Mathematics in the Rail Industry

Tonight we had the first of the East Midland’s branch of the IMA evening talks. David Worsley, from Network Rail (and a Visiting Lecturer at Newcastle University) was talking about mathematics in the rail industry.

It was a very engaging, entertaining and informative whistle-stop tour of the various mathematics used in the rail industry.

He started by talking about the forces on rail bridges before moving on to talk about the cant of a track. I had never considered the fact that if rail track bends were not banked then the outside track would experience greater wear than the inside track resulting in a need for an earlier replacement. This, as well as the desire for passengers to experience little centrifugal force explains why a cant is put in on the bends. The cant would be perfect if, in the picture below, \(a l_j\) was zero. However each piece of track has many different trains running over it at different speeds so selecting the optimal cant is an interesting optimisation problem.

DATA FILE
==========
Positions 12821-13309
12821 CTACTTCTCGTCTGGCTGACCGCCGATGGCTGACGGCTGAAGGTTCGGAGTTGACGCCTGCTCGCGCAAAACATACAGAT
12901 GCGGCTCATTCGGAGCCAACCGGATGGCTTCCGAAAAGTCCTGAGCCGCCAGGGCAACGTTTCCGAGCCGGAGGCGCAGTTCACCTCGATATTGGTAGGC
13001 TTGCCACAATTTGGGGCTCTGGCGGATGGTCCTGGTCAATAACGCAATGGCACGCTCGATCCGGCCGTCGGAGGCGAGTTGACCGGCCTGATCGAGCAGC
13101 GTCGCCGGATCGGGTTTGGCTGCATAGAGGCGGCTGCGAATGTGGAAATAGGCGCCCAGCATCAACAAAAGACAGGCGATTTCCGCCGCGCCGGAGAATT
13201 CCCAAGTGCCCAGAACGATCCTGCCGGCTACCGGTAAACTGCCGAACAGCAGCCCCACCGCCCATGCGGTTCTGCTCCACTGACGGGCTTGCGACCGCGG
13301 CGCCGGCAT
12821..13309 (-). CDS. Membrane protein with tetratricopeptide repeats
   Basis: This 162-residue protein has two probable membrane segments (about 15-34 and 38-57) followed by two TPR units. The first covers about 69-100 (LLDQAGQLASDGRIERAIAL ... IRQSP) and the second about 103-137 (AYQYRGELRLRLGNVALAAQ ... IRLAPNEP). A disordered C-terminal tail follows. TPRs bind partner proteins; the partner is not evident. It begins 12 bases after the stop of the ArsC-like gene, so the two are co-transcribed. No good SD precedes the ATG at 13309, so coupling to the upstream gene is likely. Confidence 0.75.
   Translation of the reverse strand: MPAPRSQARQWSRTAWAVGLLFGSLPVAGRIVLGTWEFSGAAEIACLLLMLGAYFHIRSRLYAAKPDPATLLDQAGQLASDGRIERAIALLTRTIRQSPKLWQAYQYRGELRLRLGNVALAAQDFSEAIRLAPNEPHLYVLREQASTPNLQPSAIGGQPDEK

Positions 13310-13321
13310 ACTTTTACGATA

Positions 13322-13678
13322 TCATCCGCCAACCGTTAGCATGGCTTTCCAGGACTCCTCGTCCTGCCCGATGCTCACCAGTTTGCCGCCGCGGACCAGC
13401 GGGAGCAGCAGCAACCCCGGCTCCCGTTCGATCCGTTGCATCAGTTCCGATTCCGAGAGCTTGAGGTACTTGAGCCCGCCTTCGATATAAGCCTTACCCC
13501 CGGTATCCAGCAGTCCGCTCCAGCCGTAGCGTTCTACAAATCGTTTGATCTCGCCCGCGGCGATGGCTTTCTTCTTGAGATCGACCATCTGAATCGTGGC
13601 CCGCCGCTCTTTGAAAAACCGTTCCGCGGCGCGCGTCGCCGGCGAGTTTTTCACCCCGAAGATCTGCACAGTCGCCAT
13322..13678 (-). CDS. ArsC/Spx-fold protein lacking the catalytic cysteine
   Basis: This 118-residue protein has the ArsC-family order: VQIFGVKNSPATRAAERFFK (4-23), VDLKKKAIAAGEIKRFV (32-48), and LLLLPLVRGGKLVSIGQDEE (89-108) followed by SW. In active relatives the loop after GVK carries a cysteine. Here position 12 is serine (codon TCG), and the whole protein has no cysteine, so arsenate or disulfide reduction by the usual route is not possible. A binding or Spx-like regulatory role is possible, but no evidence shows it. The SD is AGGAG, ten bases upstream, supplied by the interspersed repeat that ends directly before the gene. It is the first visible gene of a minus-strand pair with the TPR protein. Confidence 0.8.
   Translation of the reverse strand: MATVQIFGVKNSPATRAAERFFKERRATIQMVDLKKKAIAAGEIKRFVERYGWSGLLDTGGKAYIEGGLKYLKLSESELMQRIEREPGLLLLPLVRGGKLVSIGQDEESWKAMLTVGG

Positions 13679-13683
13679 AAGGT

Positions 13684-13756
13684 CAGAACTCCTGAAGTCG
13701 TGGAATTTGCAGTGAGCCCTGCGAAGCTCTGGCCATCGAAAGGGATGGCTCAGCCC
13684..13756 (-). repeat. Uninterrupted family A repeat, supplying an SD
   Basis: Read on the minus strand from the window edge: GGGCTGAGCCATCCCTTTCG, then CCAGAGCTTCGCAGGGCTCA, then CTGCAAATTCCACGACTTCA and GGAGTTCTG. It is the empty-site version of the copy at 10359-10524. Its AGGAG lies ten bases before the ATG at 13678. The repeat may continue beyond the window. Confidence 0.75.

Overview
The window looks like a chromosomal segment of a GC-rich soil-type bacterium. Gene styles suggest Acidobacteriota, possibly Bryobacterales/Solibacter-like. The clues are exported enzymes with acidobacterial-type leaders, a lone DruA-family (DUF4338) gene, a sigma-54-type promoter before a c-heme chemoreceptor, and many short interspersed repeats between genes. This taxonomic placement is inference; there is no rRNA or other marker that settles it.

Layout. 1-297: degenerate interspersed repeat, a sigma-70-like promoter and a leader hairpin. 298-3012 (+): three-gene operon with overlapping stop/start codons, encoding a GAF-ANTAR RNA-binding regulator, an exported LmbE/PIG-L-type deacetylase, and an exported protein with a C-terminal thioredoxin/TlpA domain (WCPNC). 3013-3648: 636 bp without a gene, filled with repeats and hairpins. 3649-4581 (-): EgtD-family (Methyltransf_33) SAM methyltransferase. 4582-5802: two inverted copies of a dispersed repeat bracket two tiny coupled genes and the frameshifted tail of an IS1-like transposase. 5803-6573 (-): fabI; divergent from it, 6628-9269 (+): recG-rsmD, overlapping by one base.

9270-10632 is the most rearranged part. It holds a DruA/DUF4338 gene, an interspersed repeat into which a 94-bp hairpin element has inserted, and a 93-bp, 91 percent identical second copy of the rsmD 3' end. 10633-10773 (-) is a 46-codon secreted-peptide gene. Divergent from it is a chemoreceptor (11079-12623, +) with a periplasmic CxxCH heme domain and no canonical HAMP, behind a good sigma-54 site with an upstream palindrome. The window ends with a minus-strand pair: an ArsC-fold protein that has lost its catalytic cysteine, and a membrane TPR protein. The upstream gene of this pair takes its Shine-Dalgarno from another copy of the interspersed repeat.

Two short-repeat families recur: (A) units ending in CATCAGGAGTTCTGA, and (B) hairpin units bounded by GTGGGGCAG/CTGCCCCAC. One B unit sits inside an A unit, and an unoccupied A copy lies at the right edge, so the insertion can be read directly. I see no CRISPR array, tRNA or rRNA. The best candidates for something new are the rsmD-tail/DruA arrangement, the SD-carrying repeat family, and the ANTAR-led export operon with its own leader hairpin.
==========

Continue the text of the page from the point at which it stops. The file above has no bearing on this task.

Seeing a table showing how the Department for Transport values the time of people commuting by various means  

 If you are a passenger in a taxi your time is worth more than anyone else. 
The discussion concerning strategic optimisation and  the planning of the HS2 route through the midlands was very interesting as it is an issue that is local to us. 

 If you fancy checking out the talk there is a video here

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